Types of contraception
Where do you get contraception?
NetDoctor A Family Planning specialist writes about the different types of contraception, the benefits and pitfalls and how effective they are
Contraception – NHS Choices Information on Contraception from NHS Choices including why, when and how it should be used and with links to other useful resources.
A complete guide to various contraceptive options is available from Talk Choice.
The Family Planning Association can help you find a clinic offering free contraception, sexually transmitted disease testing and treatments.
Marie Stopes International is the UK’s leading provider of sexual health and reproductive healthcare services.
Teenage Health Freak have information on everything from contraception to pregnancy, infections to virginity.
NHS Choices offer a guide to teenage pregnancy support.
You can download our leaflet on pregnancy and whooping cough HERE.
Information on the immunisation schedule for children can be found on our Vaccinations page.
Cervical screening is a method of preventing cervical cancer by detecting abnormal cells in the cervix (lower part of the womb). Cervical screening is not a test for cancer, but it is a test to check the health of the cervix.
Most women’s test results show that everything is normal. But for one in 20 women, the test will show some changes in the cells of the cervix. Most of these changes will not lead to cervical cancer and the cells will go back to normal on their own. In some cases, the abnormal cells need to be treated to prevent them becoming a problem later.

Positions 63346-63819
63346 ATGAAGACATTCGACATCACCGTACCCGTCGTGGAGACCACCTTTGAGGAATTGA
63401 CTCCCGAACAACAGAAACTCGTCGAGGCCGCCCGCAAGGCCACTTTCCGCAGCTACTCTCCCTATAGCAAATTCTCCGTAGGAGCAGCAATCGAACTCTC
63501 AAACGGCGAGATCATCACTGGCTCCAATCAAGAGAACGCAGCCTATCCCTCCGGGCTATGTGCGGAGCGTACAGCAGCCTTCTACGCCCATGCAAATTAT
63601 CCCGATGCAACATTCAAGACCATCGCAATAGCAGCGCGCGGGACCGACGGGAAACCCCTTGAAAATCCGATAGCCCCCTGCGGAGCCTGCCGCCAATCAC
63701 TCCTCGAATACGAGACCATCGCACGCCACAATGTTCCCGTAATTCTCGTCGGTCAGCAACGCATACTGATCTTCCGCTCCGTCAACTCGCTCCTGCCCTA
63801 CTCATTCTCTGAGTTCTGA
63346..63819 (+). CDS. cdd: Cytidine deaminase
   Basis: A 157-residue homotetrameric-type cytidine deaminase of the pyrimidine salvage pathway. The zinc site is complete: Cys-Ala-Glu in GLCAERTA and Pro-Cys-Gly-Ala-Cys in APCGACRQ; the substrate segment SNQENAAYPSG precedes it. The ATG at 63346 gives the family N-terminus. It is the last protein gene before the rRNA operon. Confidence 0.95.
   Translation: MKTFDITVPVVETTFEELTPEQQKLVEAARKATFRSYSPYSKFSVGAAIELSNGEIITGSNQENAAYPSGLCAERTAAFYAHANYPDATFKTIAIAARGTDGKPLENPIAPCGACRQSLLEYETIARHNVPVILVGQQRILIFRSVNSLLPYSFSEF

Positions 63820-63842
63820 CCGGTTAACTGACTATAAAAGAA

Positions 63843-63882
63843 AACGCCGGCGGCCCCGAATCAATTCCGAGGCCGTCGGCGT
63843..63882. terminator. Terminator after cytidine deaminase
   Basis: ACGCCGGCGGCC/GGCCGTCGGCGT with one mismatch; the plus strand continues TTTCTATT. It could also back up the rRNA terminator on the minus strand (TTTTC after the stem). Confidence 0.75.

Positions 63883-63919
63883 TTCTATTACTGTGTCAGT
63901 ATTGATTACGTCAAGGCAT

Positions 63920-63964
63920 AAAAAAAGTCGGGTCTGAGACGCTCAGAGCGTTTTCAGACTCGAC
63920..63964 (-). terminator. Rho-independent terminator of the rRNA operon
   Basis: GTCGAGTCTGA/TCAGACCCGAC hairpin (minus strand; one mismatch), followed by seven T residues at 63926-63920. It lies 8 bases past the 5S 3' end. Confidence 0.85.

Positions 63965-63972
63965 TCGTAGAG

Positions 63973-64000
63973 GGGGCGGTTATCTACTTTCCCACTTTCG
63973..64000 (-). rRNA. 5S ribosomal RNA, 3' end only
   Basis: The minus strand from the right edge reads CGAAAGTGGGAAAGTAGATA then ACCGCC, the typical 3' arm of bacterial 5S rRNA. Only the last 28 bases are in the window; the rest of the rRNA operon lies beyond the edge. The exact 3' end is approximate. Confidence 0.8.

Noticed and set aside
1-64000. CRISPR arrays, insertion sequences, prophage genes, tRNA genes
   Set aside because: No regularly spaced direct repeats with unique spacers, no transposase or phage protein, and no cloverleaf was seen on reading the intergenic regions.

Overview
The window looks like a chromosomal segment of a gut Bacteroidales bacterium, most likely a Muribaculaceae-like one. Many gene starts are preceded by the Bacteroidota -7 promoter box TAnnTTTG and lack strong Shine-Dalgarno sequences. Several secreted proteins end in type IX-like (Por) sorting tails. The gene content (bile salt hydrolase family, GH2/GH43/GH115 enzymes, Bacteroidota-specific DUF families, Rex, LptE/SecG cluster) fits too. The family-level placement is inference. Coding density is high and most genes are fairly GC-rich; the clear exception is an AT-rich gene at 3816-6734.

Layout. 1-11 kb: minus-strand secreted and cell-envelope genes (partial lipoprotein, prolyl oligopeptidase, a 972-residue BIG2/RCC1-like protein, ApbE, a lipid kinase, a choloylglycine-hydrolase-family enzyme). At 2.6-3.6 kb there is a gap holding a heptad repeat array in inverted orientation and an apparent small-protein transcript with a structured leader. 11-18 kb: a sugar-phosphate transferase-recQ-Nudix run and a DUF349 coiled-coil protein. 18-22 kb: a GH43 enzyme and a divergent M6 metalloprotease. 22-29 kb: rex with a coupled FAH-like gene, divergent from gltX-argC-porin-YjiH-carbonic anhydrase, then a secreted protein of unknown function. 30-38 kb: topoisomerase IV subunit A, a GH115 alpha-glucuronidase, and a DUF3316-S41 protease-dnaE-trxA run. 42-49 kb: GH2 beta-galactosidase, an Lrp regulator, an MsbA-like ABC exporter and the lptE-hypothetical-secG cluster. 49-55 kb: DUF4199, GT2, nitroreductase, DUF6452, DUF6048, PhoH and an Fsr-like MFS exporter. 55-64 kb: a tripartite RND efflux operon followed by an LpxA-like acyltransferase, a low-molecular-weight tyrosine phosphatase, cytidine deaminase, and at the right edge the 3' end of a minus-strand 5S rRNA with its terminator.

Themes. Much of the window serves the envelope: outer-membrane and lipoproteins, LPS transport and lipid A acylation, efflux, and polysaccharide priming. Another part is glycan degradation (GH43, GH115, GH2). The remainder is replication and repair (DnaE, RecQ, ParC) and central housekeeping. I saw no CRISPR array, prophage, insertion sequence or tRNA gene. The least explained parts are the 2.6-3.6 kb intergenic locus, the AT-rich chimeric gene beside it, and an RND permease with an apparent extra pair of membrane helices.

NHS Choices – Cervical Screening The why, when & how guide to cervical screening
Cervical Screening This factsheet is for women who would like information about having a cervical smear test for screening. This means having the test when you don’t have any symptoms.
NHS Choices – HPV Vaccination Why, how and when is the vaccination given and what are the side effects
An NHS Health Check aims to help you lower your risk of four common but often preventable diseases: heart disease, stroke, diabetes and kidney disease. It’s for adults in England aged between 40 and 74 who haven’t already been diagnosed with any of those four diseases.
If you’re eligible for an NHS Health Check, you’ll be invited for a check once every five years. At the check, your risk of heart disease, stroke, kidney disease and diabetes will be assessed, and you’ll be offered personalised advice and support to help you lower that risk.
The introduction of NHS Health Check across England started in 2009, but full implementation of the programme will take some time and is not expected until 2012/13. This means that some people may not receive their invitation to the check until after this time. Local Primary Care Trusts (PCTs) will decide who to invite first, and how to contact people.
In the meantime, if you’re worried about your health, contact your GP in the usual way.
The checks are likely to be offered in GP surgeries and some local pharmacies. They may also be offered at other suitable and accessible locations in your community.
You can find out more about how to get the check in NHS Health Check and you.
Long-acting Reversible Contraception
To download our leaflet with advice on long-acting reversible contraception (LARC), please fill in the below form.